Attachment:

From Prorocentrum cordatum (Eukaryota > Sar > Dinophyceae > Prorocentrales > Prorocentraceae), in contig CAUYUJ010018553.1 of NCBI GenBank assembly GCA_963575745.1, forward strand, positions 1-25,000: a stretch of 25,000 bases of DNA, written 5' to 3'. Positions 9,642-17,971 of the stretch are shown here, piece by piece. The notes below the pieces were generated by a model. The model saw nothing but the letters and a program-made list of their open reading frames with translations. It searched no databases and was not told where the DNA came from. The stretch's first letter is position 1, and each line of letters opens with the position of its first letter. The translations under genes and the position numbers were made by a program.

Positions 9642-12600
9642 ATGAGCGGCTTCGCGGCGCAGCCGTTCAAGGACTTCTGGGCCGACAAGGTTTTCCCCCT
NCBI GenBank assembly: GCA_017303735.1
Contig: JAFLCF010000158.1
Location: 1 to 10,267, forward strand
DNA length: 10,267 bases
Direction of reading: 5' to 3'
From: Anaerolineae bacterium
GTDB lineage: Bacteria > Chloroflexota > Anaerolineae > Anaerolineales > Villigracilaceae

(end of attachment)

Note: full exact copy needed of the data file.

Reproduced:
From Prorocentrum cordatum (Eukaryota > Sar > Dinophyceae > Prorocentrales > Prorocentraceae), in contig CAUYUJ010018553.1 of NCBI GenBank assembly GCA_963575745.1, forward strand, positions 1-25,000: a stretch of 25,000 bases of DNA, written 5' to 3'. Positions 9,642-17,971 of the stretch are shown here, piece by piece. The notes below the pieces were generated by a model. The model saw nothing but the letters and a program-made list of their open reading frames with translations. It searched no databases and was not told where the DNA came from. The stretch's first letter is position 1, and each line of letters opens with the position of its first letter. The translations under genes and the position numbers were made by a program.

Positions 9642-12600
9642 ATGAGCGGCTTCGCGGCGCAGCCGTTCAAGGACTTCTGGGCCGACAAGGTTTTCCCCCT
NCBI GenBank assembly: GCA_017303735.1
Contig: JAFLCF010000158.1
Location: 1 to 10,267, forward strand
DNA length: 10,267 bases
Direction of reading: 5' to 3'
From: Anaerolineae bacterium
GTDB lineage: Bacteria > Chloroflexota > Anaerolineae > Anaerolineales > Villigracilaceae